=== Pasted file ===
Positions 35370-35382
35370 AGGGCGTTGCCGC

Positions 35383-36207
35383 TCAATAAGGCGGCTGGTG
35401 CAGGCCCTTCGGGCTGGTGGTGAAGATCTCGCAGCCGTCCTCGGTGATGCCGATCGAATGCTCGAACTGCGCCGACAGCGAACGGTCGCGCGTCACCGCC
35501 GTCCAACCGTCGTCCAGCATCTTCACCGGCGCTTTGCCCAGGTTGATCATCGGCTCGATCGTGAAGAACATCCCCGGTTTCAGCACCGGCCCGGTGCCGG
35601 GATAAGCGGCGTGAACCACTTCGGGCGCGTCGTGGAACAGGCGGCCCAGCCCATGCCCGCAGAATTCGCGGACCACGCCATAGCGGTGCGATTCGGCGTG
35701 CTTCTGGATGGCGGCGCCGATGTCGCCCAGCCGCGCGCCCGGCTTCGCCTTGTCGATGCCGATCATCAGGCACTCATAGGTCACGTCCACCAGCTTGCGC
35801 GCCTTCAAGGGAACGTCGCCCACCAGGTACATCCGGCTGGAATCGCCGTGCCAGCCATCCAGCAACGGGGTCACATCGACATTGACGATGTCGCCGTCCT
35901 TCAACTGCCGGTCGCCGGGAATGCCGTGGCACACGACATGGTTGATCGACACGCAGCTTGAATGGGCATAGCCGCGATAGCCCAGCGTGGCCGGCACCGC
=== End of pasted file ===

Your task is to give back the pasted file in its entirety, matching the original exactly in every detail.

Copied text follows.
Positions 35370-35382
35370 AGGGCGTTGCCGC

Positions 35383-36207
35383 TCAATAAGGCGGCTGGTG
35401 CAGGCCCTTCGGGCTGGTGGTGAAGATCTCGCAGCCGTCCTCGGTGATGCCGATCGAATGCTCGAACTGCGCCGACAGCGAACGGTCGCGCGTCACCGCC
35501 GTCCAACCGTCGTCCAGCATCTTCACCGGCGCTTTGCCCAGGTTGATCATCGGCTCGATCGTGAAGAACATCCCCGGTTTCAGCACCGGCCCGGTGCCGG
35601 GATAAGCGGCGTGAACCACTTCGGGCGCGTCGTGGAACAGGCGGCCCAGCCCATGCCCGCAGAATTCGCGGACCACGCCATAGCGGTGCGATTCGGCGTG
35701 CTTCTGGATGGCGGCGCCGATGTCGCCCAGCCGCGCGCCCGGCTTCGCCTTGTCGATGCCGATCATCAGGCACTCATAGGTCACGTCCACCAGCTTGCGC
35801 GCCTTCAAGGGAACGTCGCCCACCAGGTACATCCGGCTGGAATCGCCGTGCCAGCCATCCAGCAACGGGGTCACATCGACATTGACGATGTCGCCGTCCT
35901 TCAACTGCCGGTCGCCGGGAATGCCGTGGCACACGACATGGTTGATCGACACGCAGCTTGAATGGGCATAGCCGCGATAGCCCAGCGTGGCCGGCACCGC